Banned Books Awareness: The Absolutely True Diary of a Part-Time Indian


\"\"Arnold Spirit, Jr. was born with an excess of spinal fluid in his skull. The brain damage that resulted, and the surgery he underwent to correct it, left him skinny, with less teeth, an over-sized head, hands, and feet; not to mention poor eyesight, seizures, stutters, and lisps. Because of this, Arnold is regularly beaten up, and given such nicknames as \”retard\” and \”globe\”.

The Absolutely True Diary of a Part-Time Indian details Arnold\’s life on the Spokane Indian Reservation, and his decision to go to an all-white high school in another town.

This is the story of a boy struggling with a decision to leave everything he knows behind in pursuit of a decent education. This is a story celebrating a love of learning, and the struggle that we all face between making others happy and finding a life worth living; about a young boy trying to find a better life than the one he is destined for.

The young adult novel by Sherman Alexie was released in 2007 to immediate acclaim. It won the 2007 National Book Award and the 2009 Odyssey Award for best audio book.

Something so positive must be bad, right? In its barely 4 years of existence, it has also catapulted (naturally) to the forefront of America’s most banned and challenged books.

A parent in Crook County, Oregon in 2008 copied pages referencing masturbation and took it to the school board. Upon reading the copied pages out of context, the board immediately removed the book from shelves. Crook County High School Principal Jim Golden said he was disappointed by the district’s choice.

“I’ve been directed by the board to pull the book, and I will comply with their directive, but I respectfully disagree with what they are doing. It’s a slippery slope if you take one or two pages out of context; I mean ‘Romeo and Juliet’ is about two teenagers who are having a relationship. It’s a dangerous precedent”.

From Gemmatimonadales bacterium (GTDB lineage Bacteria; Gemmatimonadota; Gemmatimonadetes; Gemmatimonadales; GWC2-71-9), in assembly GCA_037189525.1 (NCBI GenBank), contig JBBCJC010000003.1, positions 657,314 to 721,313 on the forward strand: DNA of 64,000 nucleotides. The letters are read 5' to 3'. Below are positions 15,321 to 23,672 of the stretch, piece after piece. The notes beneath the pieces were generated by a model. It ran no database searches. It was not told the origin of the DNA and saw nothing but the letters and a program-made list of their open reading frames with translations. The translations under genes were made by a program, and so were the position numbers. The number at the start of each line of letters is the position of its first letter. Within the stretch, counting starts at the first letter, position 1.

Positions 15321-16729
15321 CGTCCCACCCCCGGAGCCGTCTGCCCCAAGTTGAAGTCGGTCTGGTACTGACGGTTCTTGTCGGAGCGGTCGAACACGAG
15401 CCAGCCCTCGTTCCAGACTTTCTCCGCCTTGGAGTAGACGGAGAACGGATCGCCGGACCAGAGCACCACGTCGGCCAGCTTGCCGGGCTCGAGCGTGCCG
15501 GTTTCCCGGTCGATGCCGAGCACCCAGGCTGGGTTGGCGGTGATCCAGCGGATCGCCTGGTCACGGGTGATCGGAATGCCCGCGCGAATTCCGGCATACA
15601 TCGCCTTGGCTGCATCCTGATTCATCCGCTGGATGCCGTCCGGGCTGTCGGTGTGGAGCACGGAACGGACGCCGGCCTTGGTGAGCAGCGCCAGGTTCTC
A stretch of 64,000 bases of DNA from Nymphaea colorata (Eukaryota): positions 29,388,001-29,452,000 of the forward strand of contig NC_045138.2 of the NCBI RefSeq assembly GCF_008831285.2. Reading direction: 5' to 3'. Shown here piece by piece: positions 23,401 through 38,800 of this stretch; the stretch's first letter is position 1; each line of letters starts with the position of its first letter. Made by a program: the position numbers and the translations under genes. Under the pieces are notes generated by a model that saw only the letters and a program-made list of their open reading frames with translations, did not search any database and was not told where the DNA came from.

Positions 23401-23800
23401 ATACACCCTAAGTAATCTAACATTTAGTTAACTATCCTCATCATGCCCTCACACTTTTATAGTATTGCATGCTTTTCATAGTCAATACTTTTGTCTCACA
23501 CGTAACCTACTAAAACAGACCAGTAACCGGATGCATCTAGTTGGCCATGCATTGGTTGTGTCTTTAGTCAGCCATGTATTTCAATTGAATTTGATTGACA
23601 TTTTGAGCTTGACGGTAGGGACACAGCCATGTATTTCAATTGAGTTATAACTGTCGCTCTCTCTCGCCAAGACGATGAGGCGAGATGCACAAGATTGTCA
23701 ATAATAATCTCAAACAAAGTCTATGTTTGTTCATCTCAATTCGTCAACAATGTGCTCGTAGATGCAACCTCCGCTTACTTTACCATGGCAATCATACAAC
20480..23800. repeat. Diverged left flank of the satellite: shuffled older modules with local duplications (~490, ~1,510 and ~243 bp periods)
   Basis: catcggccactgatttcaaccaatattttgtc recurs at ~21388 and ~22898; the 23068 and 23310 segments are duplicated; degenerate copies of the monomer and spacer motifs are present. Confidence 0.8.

In June, 2009, a parent group at Antioch High School in Chicago demanded its removal from a summer reading program calling it “racist”, and “vulgar” for its language, descriptions of masturbation, sexually-themed jokes, and subjects such as alcoholism and violence. An administrator for the school stated that the challenges faced by many of the characters are the same that incoming freshmen face.

In 2010, the Stockton, Missouri school board voted 7-0 to uphold its decision to ban the book and 7-2 against a proposal to return the book to the high school library with restrictions.

Just last week, on June 19, 2011, the Tri-City Herald in Washington State reported that the Richland School Board voted 3-2 to prohibit its use in classrooms of any grade level. The book had been piloted in a ninth-grade English class last fall and the original question before the board was whether or not to use it at the freshman level, but the final vote took it away from all students. None of the board members had actually read the book, they conceded, but banned it anyway.

Also last week, Alexie exchanged comments on the Wall Street Journal’s website about the book being appropriate reading for young teenagers. The reviewer, Meghan Cox Gurdon, had included Absolutely True in a list of young adult books that \”reflect back hideously distorted portrayals of what life is.\”

\”Not so\”, countered Alexie. \”I write books for teenagers because I vividly remember what it felt like to be a teen facing everyday and epic dangers. I don\’t write to protect them. It\’s far too late for that.\”

Sources: American Library Association, Yahoo News, Tri-City Herald, Chicago Tribune, The Wall Street Journal, Associated Press

© 2011 R. Wolf Baldassarro/Deep Forest Productions